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Fast approximate quadratic programming for graph matching.

Vogelstein JT, Conroy JM, Lyzinski V, Podrazik LJ, Kratzer SG, Harley ET, Fishkind DE, Vogelstein RJ, Priebe CE - PLoS ONE (2015)

Bottom Line: Quadratic assignment problems arise in a wide variety of domains, spanning operations research, graph theory, computer vision, and neuroscience, to name a few.The graph matching problem is a special case of the quadratic assignment problem, and graph matching is increasingly important as graph-valued data is becoming more prominent.We empirically demonstrate that our algorithm is faster and achieves a lower objective value on over 80% of the QAPLIB benchmark library, compared with the previous state-of-the-art.

View Article: PubMed Central - PubMed

Affiliation: Department of Biomedical Engineering, Johns Hopkins University, Baltimore, MD, USA.

ABSTRACT
Quadratic assignment problems arise in a wide variety of domains, spanning operations research, graph theory, computer vision, and neuroscience, to name a few. The graph matching problem is a special case of the quadratic assignment problem, and graph matching is increasingly important as graph-valued data is becoming more prominent. With the aim of efficiently and accurately matching the large graphs common in big data, we present our graph matching algorithm, the Fast Approximate Quadratic assignment algorithm. We empirically demonstrate that our algorithm is faster and achieves a lower objective value on over 80% of the QAPLIB benchmark library, compared with the previous state-of-the-art. Applying our algorithm to our motivating example, matching C. elegans connectomes (brain-graphs), we find that it efficiently achieves performance.

Show MeSH
Relative accuracy—defined to be —of all the four algorithms compared with FAQ.Note that FAQ is better than all the other algorithms on ≈ 94% of the benchmarks. The abscissa is the log number of vertices. The gray dot indicates the mean improvement of FAQ over the other algorithms.
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pone.0121002.g002: Relative accuracy—defined to be —of all the four algorithms compared with FAQ.Note that FAQ is better than all the other algorithms on ≈ 94% of the benchmarks. The abscissa is the log number of vertices. The gray dot indicates the mean improvement of FAQ over the other algorithms.

Mentions: Performance is measured by minimizing the assignment cost . We write for the value of the local minimum of f obtained by the algorithm X ∈ {FAQ, PATH, QCV, RANK, U, all}, where “all” is just the best performer of all the non FAQ algorithms. Fig 2 plots the logarithm (base 10, here and elsewhere) of the relative accuracy, i.e. , for X ∈ {PATH, QCV, RANK, U, all}. FAQ performs significantly better than the other algorithms, outperforming all of them on ≈ 94% of the problems, often by nearly an order of magnitude in terms of relative error.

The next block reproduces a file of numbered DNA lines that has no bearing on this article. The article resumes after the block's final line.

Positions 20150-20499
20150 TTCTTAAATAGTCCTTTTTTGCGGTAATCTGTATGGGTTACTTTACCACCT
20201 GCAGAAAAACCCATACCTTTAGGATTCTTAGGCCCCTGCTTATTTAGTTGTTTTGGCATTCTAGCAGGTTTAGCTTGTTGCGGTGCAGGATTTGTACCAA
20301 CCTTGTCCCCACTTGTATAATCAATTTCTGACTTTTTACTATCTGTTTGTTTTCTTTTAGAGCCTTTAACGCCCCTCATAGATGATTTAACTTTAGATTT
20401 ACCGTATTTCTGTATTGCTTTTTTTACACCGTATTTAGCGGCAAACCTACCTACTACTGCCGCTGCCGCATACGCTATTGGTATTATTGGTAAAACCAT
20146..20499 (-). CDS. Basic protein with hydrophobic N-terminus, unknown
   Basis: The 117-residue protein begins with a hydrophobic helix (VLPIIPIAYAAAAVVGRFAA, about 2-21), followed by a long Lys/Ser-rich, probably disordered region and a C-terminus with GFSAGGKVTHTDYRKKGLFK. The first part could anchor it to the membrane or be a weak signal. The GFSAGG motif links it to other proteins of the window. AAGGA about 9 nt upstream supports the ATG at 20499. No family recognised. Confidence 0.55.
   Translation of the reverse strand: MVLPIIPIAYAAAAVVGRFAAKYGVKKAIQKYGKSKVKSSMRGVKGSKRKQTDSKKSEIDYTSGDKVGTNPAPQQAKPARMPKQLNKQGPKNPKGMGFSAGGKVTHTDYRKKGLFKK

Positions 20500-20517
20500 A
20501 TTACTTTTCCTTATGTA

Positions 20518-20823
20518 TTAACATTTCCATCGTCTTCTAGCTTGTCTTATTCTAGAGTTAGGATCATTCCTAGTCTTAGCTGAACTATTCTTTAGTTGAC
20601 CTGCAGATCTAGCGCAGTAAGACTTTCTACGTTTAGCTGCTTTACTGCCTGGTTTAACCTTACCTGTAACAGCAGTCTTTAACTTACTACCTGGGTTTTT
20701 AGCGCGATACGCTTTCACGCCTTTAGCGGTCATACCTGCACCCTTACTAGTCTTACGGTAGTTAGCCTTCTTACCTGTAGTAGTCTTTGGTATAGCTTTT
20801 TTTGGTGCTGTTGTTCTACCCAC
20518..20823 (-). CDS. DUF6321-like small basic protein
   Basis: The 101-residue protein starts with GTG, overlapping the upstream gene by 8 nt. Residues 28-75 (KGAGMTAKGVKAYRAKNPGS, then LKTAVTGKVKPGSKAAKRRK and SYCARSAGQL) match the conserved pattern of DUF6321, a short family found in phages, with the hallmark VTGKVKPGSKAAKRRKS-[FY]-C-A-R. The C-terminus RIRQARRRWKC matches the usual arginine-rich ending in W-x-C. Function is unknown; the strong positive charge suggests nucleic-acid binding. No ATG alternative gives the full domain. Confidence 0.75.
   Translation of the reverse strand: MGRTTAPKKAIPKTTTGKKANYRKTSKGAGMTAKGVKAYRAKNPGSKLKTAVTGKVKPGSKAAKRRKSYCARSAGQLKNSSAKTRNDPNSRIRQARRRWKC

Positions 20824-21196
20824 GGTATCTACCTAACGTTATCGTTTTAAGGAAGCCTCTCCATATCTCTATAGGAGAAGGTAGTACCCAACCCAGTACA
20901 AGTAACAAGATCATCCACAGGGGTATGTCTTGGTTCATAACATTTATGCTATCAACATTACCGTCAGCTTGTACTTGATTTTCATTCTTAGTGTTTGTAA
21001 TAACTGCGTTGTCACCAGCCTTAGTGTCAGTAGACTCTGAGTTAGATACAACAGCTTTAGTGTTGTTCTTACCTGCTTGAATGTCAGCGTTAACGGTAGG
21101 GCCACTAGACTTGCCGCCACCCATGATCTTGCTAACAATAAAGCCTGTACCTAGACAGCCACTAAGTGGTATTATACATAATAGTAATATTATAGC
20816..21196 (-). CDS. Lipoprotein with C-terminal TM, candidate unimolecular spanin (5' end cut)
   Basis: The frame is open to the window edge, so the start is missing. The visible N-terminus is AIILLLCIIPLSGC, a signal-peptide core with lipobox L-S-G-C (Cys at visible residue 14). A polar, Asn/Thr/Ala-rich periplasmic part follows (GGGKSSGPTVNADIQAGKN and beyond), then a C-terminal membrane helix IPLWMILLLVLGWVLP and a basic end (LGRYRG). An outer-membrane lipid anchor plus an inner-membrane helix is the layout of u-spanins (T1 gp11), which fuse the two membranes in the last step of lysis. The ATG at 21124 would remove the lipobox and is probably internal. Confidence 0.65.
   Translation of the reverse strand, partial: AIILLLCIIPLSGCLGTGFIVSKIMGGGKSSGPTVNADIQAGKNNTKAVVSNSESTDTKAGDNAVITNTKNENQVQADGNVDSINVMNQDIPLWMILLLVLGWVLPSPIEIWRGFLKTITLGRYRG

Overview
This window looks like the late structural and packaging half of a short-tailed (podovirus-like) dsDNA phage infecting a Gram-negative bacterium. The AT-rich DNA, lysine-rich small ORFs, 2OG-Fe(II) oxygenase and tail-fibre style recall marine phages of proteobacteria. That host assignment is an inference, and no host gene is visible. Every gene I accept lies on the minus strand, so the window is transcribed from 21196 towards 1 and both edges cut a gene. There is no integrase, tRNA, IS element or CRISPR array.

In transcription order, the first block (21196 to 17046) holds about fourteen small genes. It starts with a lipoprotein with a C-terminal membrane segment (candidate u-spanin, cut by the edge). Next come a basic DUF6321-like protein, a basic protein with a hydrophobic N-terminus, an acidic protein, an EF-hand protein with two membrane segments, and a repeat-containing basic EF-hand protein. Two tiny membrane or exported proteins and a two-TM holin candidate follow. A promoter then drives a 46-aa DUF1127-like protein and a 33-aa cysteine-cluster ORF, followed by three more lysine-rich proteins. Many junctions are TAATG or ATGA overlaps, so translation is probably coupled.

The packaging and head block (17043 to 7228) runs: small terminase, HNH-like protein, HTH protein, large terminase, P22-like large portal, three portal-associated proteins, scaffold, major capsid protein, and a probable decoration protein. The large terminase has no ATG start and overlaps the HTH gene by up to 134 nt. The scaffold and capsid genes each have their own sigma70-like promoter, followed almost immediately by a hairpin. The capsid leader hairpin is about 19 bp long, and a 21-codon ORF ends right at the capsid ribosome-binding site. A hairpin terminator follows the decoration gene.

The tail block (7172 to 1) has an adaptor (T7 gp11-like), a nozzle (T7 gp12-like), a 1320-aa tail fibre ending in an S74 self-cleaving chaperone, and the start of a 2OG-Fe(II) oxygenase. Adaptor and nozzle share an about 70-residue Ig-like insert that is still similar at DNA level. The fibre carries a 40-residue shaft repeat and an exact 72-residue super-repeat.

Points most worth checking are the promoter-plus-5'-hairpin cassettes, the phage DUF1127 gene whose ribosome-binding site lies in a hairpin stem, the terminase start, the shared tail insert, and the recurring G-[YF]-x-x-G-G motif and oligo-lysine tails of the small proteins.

Fast approximate quadratic programming for graph matching.

Vogelstein JT, Conroy JM, Lyzinski V, Podrazik LJ, Kratzer SG, Harley ET, Fishkind DE, Vogelstein RJ, Priebe CE - PLoS ONE (2015)

Relative accuracy—defined to be —of all the four algorithms compared with FAQ.Note that FAQ is better than all the other algorithms on ≈ 94% of the benchmarks. The abscissa is the log number of vertices. The gray dot indicates the mean improvement of FAQ over the other algorithms.
© Copyright Policy
Related In: Results  -  Collection

License
Show All Figures
getmorefigures.php?uid=PMC4401723&req=5

pone.0121002.g002: Relative accuracy—defined to be —of all the four algorithms compared with FAQ.Note that FAQ is better than all the other algorithms on ≈ 94% of the benchmarks. The abscissa is the log number of vertices. The gray dot indicates the mean improvement of FAQ over the other algorithms.
Mentions: Performance is measured by minimizing the assignment cost . We write for the value of the local minimum of f obtained by the algorithm X ∈ {FAQ, PATH, QCV, RANK, U, all}, where “all” is just the best performer of all the non FAQ algorithms. Fig 2 plots the logarithm (base 10, here and elsewhere) of the relative accuracy, i.e. , for X ∈ {PATH, QCV, RANK, U, all}. FAQ performs significantly better than the other algorithms, outperforming all of them on ≈ 94% of the problems, often by nearly an order of magnitude in terms of relative error.

Bottom Line: Quadratic assignment problems arise in a wide variety of domains, spanning operations research, graph theory, computer vision, and neuroscience, to name a few.The graph matching problem is a special case of the quadratic assignment problem, and graph matching is increasingly important as graph-valued data is becoming more prominent.We empirically demonstrate that our algorithm is faster and achieves a lower objective value on over 80% of the QAPLIB benchmark library, compared with the previous state-of-the-art.

View Article: PubMed Central - PubMed

Affiliation: Department of Biomedical Engineering, Johns Hopkins University, Baltimore, MD, USA.

ABSTRACT
Quadratic assignment problems arise in a wide variety of domains, spanning operations research, graph theory, computer vision, and neuroscience, to name a few. The graph matching problem is a special case of the quadratic assignment problem, and graph matching is increasingly important as graph-valued data is becoming more prominent. With the aim of efficiently and accurately matching the large graphs common in big data, we present our graph matching algorithm, the Fast Approximate Quadratic assignment algorithm. We empirically demonstrate that our algorithm is faster and achieves a lower objective value on over 80% of the QAPLIB benchmark library, compared with the previous state-of-the-art. Applying our algorithm to our motivating example, matching C. elegans connectomes (brain-graphs), we find that it efficiently achieves performance.

Show MeSH